All analyses were performed in a FACS Calibur device with the CellQuest Pro6 software (Becton Dickinson).
Enzyme-Linked Immunospot (ELIspot) Assay
Antigen-specific T-cell products were pulsed with either their initial stimuli and the secretion of interferon-gamma (IFN-γ) or tumor-necrosis factor α (TNF-α) by the stimulated cells was measured by Elispot (Mabtech and Immunospot, respectively). Spot-forming cells (SFCs) were counted on Eli.Scan Elispot scanner (A.EL.VIS) using Eli.Analyse software V6.2.SFC. The specificity of cells was expressed as SFCs per input cell numbers. Response was considered positive if the total IFN-γ- or TNF-α–producing SFCs against each antigen tested, were ≥30 per 2×105 input cells.
Preparation of Fungal Lysates and Anti-Fungal Activity Testing
Aspergillus conidia were prepared from fresh, mature (2–5 days old) cultures of AF (A.T.C.C. 2004305) and the anti-fungal activity of T-cell products was determined on the basis of hyphal damage by the colorimetric assay with 2,3-bis[2-methoxy-4-nitro-5-sulfophenyl]2H-tetrazolium-5-carboxyanilide sodium salt (XTT; Thermo Fisher), as previously described (34). Water-soluble antigens were prepared from clinical specimen isolates of filamentous fungi (Aspergillus Niger, Aspergillus Flavus, Fusarium solani, Fusarium oxysporum) as previously described (34).
To test whether Cb-STs are susceptible to complement-mediated cell lysis by ATG, 1x106 cells/ml were cultured in VST medium supplemented with 50% active human serum in the presence and absence of ATG (100 μg/ml, Fresenius), as previously described (35). After incubation for 45 min, cells were stained with 7-AAD and the percentage of dead cells was measured by flow cytometry, while the complement-mediated cell lysis was calculated by the following formula: (% dead cells in ATG presence -% dead cells in medium without ATG)/(100- % dead cells in medium without ATG)×100.
On-Target and Off-Target Data Analysis
Potential off-target sites were predicted using the Cas-OFFinder online tool (36). Genomic DNA was used for amplicon specific PCR using genome specific primers which flanked the expected on-target site for GR CRISPR/Cas9 target, and 7 (2 exonic and 5 intronic) in silico predicted potential offsite targets (named Off-site1-7; Table S2). The eight PCR products from each sample were pooled and 100 ng of the final pool were used as input for the library construction with the NEBNext Ultra II Library Prep kit (New England Biolabs, #E7645). Library quantification was performed with the KAPA SYBR FAST Universal qPCR kit (KAPA Biosystems, #4824) and the indexed libraries were paired-end sequenced on the NextSeq 500 Illumina platform. Fastq data were analyzed with Cas-analyzer (http://www.rgenome.net/cas-analyzer/) (37).
Results are expressed as mean ± standard error of the mean (SEM). Differences between data sets were analyzed using one-way analysis of variance (ANOVA) followed by Dunnett’s multiple comparisons test when comparing with the mean of a control column, or Tukey’s post-hoc test when comparing with the mean of every other column for multiple comparisons or a 2-tailed Student’s t-test for two group comparison. Cytotoxicity between treatment groups in the presence of DEX was analyzed by two-way ANOVA followed by Dunnett’s post-hoc test. P-values ≤0.05 were considered significant.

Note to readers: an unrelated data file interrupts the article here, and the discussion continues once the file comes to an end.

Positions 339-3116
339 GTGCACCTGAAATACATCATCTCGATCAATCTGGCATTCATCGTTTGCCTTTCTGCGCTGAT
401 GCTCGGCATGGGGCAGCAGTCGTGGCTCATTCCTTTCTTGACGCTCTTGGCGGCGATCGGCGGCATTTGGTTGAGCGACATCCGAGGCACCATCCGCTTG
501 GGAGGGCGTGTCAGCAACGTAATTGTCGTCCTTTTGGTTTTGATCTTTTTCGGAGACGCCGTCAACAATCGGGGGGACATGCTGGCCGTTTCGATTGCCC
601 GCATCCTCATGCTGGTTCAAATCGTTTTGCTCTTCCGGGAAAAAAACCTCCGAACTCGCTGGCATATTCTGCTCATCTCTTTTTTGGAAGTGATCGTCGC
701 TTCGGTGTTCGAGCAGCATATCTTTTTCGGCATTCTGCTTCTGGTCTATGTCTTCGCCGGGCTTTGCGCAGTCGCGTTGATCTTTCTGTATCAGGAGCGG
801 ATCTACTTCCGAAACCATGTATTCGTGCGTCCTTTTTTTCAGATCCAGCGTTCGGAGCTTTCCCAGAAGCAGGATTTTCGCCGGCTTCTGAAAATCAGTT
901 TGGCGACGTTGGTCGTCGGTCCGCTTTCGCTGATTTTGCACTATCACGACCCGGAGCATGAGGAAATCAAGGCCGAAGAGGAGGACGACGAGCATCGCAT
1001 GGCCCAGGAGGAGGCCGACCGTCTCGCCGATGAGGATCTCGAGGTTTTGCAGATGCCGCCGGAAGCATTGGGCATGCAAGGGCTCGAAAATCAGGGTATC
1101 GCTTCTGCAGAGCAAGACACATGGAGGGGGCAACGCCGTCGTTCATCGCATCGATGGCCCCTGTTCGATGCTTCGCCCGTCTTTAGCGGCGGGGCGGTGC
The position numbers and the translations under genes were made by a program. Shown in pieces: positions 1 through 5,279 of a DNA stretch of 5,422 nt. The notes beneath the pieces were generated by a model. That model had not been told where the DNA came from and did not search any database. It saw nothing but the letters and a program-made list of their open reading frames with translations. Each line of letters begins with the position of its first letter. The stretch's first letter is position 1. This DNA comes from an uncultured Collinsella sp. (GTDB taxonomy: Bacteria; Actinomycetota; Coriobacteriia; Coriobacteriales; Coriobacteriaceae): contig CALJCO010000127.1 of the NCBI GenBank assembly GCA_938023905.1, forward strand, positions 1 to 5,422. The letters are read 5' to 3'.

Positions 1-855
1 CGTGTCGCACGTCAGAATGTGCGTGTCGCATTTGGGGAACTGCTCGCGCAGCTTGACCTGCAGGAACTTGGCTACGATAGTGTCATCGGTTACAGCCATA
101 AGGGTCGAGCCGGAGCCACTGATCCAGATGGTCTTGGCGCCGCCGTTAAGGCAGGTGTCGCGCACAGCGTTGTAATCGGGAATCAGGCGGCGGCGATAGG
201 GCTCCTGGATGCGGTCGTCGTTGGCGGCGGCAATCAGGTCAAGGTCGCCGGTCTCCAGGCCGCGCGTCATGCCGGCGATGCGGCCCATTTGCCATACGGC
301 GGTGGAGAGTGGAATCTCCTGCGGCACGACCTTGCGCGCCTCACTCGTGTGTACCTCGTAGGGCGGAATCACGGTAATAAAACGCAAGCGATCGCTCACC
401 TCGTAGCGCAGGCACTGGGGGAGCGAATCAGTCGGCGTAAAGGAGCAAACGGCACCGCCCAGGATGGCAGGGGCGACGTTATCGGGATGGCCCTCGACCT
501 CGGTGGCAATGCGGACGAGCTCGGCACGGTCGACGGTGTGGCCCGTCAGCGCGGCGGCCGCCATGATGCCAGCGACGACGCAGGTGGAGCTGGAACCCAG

On-Target CRISPR/Cas9-Mediated Inactivation of the GR
To knockout the GR, we designed and evaluated 8 sgRNAs targeting various domains of the GR gene, including exons 1, 2, 4, and 5, corresponding to N-terminal domain, DNA-binding domain and hinge region respectively, and named as e1, e2a, e2b, e2c, e2d, e4, e5a, e5b (Table S1).
The gRNAs were delivered in the T2 lymphoblastic cell line by lentiviral vectors encoding Cas9 and each of the 8 gRNAs targeting the GR. T2 cells were efficiently transduced, with a median of 0.8 vector copy number after puromycin selection (VCN; range 0.5–1; Table S3). T7 endonuclease I assay showed successful editing rate with up to 29.5% on-target introduction of insertions and deletions (indels) at the expected sites for all the gRNAs tested (Figures 1A, B, Figure S2). The efficient, on-target cleavage was not always translated to protein knock-out/down. Specifically, flow cytometry analysis revealed no effect in GR expression after targeting exon 1, which was not unexpected since it represents the 5’-untranslated region (5’-UTR) of the gene (38, 39). However, targeting the exon 2 proximally to methionine 1 (Met1), the first initiator codon resulting in the GR-A isoform, also failed to functionally disrupt the GR, indicating that translation might start from an alternative translational initiation site, such as Met27, resulting in the translational isoform GR-B, which is more transcriptionally active (39, 40) Targeting all the downstream loci in exons 2, 4, and 5 resulted in significant reductions in the percentage of cells expressing the GR, in approximately 32–42% of the cells (Figures 1C, D).